Today was an unfortunate exception. I traveled from South Korea to Indonesia. Making it a little more international in flavor were the Chinese and English Ensign magazines I brought along to study (though most of my reading time was dedicated to the English translation of the Chinese classic, The Romance of the Three Kingdoms), and while reading, I was listening to a stunningly beautiful performance of The Quran, sung in Arabic of course, that just fascinated me with the rhythms and inflections of the beautiful language (no, I don’t know any of it–was just listening because it was available on the audio track of my Indonesian flight and I was curious). But wasn’t able to make church services, and don’t have an everyday LDS church to attend here in Indonesia where I am tonight (it’s evening as I write).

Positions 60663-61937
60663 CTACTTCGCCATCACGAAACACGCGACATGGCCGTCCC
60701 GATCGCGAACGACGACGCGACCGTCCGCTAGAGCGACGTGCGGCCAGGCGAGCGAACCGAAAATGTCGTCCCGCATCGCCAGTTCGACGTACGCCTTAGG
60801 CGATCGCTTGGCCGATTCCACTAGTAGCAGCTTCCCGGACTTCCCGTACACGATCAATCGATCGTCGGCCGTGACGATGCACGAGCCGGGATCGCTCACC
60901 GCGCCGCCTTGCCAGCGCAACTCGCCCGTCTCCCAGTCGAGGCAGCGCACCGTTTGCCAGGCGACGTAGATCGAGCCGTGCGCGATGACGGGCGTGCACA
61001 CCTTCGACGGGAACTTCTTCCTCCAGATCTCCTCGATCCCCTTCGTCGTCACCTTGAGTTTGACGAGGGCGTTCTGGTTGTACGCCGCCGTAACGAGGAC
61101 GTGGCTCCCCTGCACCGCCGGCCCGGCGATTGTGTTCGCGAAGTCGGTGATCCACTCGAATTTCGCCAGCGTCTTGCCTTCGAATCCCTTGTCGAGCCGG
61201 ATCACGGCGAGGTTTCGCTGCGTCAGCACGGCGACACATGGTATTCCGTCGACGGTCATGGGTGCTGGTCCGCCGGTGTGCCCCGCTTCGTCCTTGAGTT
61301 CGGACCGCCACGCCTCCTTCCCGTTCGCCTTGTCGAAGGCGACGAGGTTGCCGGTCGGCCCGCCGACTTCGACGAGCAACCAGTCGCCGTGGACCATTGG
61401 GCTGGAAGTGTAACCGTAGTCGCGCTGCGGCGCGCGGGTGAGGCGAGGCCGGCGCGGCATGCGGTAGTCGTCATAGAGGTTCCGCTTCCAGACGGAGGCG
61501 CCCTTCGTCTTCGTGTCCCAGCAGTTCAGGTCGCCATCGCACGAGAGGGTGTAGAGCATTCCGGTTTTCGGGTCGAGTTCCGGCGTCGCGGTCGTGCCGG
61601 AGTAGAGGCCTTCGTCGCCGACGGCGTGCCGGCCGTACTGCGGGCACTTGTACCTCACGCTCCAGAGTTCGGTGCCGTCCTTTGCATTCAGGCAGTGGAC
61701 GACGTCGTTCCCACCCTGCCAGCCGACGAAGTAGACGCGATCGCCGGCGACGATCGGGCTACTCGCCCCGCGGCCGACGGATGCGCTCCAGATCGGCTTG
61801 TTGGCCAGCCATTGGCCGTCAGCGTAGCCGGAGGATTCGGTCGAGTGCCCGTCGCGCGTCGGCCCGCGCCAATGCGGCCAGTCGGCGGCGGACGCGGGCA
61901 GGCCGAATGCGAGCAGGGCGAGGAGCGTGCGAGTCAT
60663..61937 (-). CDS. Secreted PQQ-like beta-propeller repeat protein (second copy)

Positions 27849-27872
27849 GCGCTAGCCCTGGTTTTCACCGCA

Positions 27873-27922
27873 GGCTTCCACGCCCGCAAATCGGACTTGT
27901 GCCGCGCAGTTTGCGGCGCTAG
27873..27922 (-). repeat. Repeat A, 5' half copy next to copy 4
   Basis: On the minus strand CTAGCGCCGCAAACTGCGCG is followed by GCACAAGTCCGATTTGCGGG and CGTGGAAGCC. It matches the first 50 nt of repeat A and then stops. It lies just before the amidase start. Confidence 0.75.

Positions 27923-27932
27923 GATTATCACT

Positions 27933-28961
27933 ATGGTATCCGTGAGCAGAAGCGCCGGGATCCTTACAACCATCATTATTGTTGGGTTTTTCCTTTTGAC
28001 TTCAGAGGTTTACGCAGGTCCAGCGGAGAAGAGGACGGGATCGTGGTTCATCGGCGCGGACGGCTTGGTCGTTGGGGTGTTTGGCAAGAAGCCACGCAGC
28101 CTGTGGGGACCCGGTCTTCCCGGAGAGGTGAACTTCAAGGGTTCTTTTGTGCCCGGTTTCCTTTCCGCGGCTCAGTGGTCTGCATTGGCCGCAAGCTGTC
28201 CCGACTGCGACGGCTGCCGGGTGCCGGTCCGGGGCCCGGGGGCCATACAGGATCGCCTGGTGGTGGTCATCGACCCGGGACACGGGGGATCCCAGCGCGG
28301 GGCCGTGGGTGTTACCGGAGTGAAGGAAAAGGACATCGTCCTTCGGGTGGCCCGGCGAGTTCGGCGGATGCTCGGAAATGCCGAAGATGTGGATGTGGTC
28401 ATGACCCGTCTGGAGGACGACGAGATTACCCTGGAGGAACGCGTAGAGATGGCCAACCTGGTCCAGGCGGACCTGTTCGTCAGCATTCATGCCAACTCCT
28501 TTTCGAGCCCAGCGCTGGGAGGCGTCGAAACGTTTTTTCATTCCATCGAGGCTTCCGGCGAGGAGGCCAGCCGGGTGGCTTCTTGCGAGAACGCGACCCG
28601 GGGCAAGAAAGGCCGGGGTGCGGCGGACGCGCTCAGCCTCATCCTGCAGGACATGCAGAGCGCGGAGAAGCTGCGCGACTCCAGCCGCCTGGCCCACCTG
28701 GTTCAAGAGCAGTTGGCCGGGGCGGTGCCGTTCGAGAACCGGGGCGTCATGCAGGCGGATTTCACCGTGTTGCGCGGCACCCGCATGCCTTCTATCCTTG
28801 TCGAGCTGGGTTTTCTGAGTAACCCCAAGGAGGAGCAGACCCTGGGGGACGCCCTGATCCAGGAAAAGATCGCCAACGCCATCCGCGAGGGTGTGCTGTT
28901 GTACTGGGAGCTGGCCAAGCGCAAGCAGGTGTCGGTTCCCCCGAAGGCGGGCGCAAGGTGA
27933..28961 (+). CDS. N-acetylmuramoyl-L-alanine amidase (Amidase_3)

Author: Jeff Lindsay

10 thoughts on ““Everyday Church” in Hong Kong

  1. I will be going to church in Hong Kong in a few weeks. I did not know they held church other days of the week — interesting.

  2. At Philmont Scout Ranch in New Mexico during the summer, there is a sacrament meeting every day of the week at 7:00pm. Officiating is a LDS chaplain appointed by the Church's General Young Men Presidency…

  3. I have a friend who told me about twice-daily services in Hong Kong on his mission in 2003, so if its a pilot program, its a long-term one.